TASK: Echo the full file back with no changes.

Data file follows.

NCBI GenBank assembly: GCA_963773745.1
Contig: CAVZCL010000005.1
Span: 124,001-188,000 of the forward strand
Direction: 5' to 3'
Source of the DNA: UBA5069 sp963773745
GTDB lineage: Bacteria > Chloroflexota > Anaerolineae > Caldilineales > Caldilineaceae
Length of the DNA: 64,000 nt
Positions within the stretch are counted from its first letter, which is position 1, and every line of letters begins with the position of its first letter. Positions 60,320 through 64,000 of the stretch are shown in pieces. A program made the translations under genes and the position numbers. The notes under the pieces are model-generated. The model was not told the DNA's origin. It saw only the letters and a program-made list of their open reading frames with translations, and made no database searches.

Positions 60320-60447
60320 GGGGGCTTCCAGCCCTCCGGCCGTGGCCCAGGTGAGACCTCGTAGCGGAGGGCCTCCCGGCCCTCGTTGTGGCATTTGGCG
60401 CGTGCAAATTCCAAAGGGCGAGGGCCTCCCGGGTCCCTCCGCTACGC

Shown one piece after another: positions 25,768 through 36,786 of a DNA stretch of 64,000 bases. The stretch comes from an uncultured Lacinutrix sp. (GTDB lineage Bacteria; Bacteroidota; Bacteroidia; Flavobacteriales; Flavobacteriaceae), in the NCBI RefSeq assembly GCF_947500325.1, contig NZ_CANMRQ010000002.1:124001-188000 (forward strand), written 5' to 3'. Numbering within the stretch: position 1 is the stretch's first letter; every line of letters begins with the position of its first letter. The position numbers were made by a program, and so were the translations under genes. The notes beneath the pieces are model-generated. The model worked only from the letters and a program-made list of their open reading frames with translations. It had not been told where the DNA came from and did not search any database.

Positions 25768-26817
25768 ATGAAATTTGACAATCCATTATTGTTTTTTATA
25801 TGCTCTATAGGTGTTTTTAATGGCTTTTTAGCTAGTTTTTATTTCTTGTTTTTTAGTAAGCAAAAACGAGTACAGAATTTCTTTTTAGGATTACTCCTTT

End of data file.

NCBI GenBank assembly: GCA_963773745.1
Contig: CAVZCL010000005.1
Span: 124,001-188,000 of the forward strand
Direction: 5' to 3'
Source of the DNA: UBA5069 sp963773745
GTDB lineage: Bacteria > Chloroflexota > Anaerolineae > Caldilineales > Caldilineaceae
Length of the DNA: 64,000 nt
Positions within the stretch are counted from its first letter, which is position 1, and every line of letters begins with the position of its first letter. Positions 60,320 through 64,000 of the stretch are shown in pieces. A program made the translations under genes and the position numbers. The notes under the pieces are model-generated. The model was not told the DNA's origin. It saw only the letters and a program-made list of their open reading frames with translations, and made no database searches.

Positions 60320-60447
60320 GGGGGCTTCCAGCCCTCCGGCCGTGGCCCAGGTGAGACCTCGTAGCGGAGGGCCTCCCGGCCCTCGTTGTGGCATTTGGCG
60401 CGTGCAAATTCCAAAGGGCGAGGGCCTCCCGGGTCCCTCCGCTACGC

Shown one piece after another: positions 25,768 through 36,786 of a DNA stretch of 64,000 bases. The stretch comes from an uncultured Lacinutrix sp. (GTDB lineage Bacteria; Bacteroidota; Bacteroidia; Flavobacteriales; Flavobacteriaceae), in the NCBI RefSeq assembly GCF_947500325.1, contig NZ_CANMRQ010000002.1:124001-188000 (forward strand), written 5' to 3'. Numbering within the stretch: position 1 is the stretch's first letter; every line of letters begins with the position of its first letter. The position numbers were made by a program, and so were the translations under genes. The notes beneath the pieces are model-generated. The model worked only from the letters and a program-made list of their open reading frames with translations. It had not been told where the DNA came from and did not search any database.

Positions 25768-26817
25768 ATGAAATTTGACAATCCATTATTGTTTTTTATA
25801 TGCTCTATAGGTGTTTTTAATGGCTTTTTAGCTAGTTTTTATTTCTTGTTTTTTAGTAAGCAAAAACGAGTACAGAATTTCTTTTTAGGATTACTCCTTT